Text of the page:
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2 of 2 people found the following review helpful
4.0 out of 5 stars A comprehensive volume on logical thinking,
This review is from: How We Reason (Paperback)How We Reason by Philip Johnson-Laird, Oxford University Press, Oxford, 2006, 584 ff
A comprehensive volume on logical thinking
By Howard Jones
The size, publisher and subject matter of this book indicate that it is intended primarily for academic readership. However, the author's style is engaging and the text is accessible to any non-specialist interested in this topic. Philip Johnson-Laird is now a Professor of Psychology at Princeton University in New Jersey, having previously been on the staff at University College, London, and the Universities of Sussex and Cambridge, UK; he is the author of several books on this subject.
According to the author, we do not reason by logic or by using (if only subconsciously) the laws of probability but by considering all the possibilities of a situation and then determining what these possibilities have in common. The first parts of this book examine The World in Our Conscious Minds and The World in Our Unconscious Minds: of this part of the book the author argues `that we grasp the meanings of propositions and then use these meanings and our knowledge to construct mental models of the significance of the propositions', claiming that `all thought processes are unconscious, so these conscious deductions depend on unconscious processes.' The author then goes on to consider How we Make Deductions and How We Make Inductions: scientists and mathematicians will find this intriguing as it is about how we make connections between these propositions. The next Part explores What Makes Us Rational with an explanation of counter-examples and an investigation of the meaning of truth - the correspondence and the coherence theories of truth, and whether all propositions are necessarily either true or false.
The remaining parts of the book deal with How We Develop Our Ability to Reason; Knowledge, Beliefs and Problems; and finally Expert Reasoning in Technology, Logic and Science, with several chapters on various topics in each.
Overall then, the book deals with the laws of logical reasoning, including syllogisms, and discusses valid and spurious reasoning, from many different aspects; Sherlock Holmes and Hercule Poirot appear as examples of the logical mind and there's an easy Sudoku problem for readers to solve, which give the book a slightly less academic feel in places. The whole book is fascinating and entertaining, but you must want to explore the nature of logical thought - or perhaps have a penchant for logic puzzles - and really want to think about thinking! I suspect that the `general reader' may find it heavy going, but it is unquestionably a book of great and insightful scholarship. There is an extensive section of Notes, a list of References, a Name Index and a general Subject Index.
Dr Howard A. Jones is the author of The Thoughtful Guide to God (2006) and The Tao of Holism (2008), both published by O Books of Winchester, UK.
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1 of 1 people found the following review helpful
5.0 out of 5 stars A small but vital piece of the puzzle,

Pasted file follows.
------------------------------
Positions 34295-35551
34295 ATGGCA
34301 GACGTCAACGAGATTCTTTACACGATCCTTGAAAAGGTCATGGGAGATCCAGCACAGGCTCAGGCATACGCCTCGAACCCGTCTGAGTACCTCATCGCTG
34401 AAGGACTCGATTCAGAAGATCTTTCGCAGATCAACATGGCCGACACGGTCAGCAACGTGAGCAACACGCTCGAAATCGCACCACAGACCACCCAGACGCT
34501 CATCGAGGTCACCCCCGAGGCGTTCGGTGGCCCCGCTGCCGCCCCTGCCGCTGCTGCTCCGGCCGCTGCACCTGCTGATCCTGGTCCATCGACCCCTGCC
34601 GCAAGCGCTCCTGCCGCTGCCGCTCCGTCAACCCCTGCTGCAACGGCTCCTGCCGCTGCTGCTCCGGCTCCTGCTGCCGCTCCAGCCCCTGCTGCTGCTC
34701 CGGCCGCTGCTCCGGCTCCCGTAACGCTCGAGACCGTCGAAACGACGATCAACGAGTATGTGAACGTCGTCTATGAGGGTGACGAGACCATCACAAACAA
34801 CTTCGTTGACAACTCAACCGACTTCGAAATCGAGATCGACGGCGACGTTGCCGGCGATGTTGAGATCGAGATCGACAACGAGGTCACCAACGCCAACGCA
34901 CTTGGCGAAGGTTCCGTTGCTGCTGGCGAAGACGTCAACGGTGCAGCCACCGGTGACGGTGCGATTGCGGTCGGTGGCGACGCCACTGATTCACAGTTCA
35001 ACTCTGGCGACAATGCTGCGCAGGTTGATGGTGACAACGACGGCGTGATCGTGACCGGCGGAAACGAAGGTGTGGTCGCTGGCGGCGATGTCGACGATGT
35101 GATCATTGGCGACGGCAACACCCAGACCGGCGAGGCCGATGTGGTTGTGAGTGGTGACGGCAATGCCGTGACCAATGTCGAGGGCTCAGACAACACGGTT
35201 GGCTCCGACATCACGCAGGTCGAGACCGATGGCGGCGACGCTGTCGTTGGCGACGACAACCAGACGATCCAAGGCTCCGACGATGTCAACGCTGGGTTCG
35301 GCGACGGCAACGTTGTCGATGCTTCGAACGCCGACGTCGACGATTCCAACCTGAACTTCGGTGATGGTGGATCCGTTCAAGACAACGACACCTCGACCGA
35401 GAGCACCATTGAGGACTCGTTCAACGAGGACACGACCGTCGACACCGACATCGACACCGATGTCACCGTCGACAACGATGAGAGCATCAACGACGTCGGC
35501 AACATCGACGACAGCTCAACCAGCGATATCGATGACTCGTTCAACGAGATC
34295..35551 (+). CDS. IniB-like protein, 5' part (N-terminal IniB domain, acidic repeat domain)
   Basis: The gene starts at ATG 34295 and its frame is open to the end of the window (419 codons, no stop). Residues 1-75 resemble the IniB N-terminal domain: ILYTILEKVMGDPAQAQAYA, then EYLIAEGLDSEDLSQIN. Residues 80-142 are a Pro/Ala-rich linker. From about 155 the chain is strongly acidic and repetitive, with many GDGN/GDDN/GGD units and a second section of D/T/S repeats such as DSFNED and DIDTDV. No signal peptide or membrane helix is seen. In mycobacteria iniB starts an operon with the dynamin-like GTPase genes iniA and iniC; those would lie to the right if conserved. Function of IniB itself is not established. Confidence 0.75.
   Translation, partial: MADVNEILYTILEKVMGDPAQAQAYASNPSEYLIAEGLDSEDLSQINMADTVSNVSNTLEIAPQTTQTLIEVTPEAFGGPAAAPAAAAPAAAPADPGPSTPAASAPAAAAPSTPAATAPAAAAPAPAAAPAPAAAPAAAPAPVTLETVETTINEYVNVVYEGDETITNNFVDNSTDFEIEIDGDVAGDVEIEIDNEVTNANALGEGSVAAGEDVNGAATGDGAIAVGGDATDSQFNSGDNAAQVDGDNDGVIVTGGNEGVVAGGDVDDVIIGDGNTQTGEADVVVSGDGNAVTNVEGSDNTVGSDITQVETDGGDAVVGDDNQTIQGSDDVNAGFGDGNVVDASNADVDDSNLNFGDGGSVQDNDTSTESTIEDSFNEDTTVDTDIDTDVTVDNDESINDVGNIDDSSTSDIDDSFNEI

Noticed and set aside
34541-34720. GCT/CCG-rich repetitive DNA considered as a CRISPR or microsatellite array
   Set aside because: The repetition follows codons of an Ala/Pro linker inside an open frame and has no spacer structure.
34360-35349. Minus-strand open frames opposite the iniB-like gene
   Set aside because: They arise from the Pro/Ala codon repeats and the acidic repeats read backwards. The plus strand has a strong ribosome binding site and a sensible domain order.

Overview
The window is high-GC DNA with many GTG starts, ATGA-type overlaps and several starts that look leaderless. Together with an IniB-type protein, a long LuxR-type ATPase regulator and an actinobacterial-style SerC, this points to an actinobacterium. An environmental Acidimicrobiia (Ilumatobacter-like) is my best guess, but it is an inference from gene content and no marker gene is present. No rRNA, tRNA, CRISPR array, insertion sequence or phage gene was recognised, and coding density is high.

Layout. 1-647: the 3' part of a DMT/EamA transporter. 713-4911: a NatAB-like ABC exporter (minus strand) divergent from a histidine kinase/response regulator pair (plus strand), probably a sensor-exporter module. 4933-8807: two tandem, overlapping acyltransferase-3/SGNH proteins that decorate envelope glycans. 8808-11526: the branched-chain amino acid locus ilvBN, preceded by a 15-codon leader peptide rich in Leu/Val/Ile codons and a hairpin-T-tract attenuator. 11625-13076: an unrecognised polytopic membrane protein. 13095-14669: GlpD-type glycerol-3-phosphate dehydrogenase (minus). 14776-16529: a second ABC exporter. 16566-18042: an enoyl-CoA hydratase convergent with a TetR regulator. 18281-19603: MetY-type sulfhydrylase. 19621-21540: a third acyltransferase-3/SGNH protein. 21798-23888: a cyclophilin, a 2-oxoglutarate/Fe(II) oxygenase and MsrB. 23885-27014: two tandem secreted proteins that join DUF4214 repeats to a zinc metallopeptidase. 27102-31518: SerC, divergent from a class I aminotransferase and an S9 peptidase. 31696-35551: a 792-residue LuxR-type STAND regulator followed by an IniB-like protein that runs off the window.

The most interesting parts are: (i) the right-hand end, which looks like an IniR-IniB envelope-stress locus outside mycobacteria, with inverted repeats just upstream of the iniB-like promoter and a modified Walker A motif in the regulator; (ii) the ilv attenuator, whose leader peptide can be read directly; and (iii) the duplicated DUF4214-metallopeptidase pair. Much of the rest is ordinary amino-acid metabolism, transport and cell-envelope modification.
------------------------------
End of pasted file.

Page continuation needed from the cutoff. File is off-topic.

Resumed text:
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This review is from: How We Reason (Paperback)Philip Johnson-Laird is a personal intellectual hero of mine since I discovered his wonderful little book The Computer and the Mind: An Introduction to Cognitive Science (Second Edition), which is a superb general introduction to the field of cognitive science. This book is rather more specialised, focussing on quite a specific area of the cognitive science domain, that of our reasoning faculties. The primary message of the book can be quite simply stated as being that we carry out reasoning tasks, of deduction and induction from premises, verifying them and so forth, by constructing mental models of the various possible states of affairs that a set of premises describes. We reason by paring down the list of such models as new premises are considered, until we are left with a single one, whereupon we have derived a new piece of knowledge from the given premises. The limitations of the cognitive architecture of the brain determine that we adopt strategies that minimise the number of models that must be held in mind simultaneously, in particular we have an in-built bias to construct models of what can be as opposed to what cannot. This latter feature Johnson Laird has coined the principle of truth. The consequent theory of mental models allows detailed predictions to be formulated about the limitations of human reason, and ways in which it can break down, all too often in ways unsuspected by the reasoner. These predictions have given rise to numerous, admirably cunning psychological experiments, which taken together make an impressive case for the mental model theory of Johnson Laird and his numerous co-workers. Alternative theories are considered. One such class of theories that has been popular, but is now losing ground, are those based on the various kinds of formal logic, propositional, modal, etc, that presume that we reason by breaking out the logical structure from information with which we are presented. Effectively differentiating the logical form from the contextual content. This approach proves to be unrealistic when actual real world knowledge so frequently has to constrain, or `modulate' the significance of the logical form of the premises with which we deal. Other notions that the mental models theory successfully combats are those that suggest that we have a variety of dedicated modules in the brain for dealing with different categories of reasoning. These might be say with regard to causation in the physics of movement and social, or deontic reasoning by which we analyse obligation and moral choice. Careful experimentation suggests that there is no evidence to support the idea that we reason differently, or more or less consistently or accurately in disparate domains.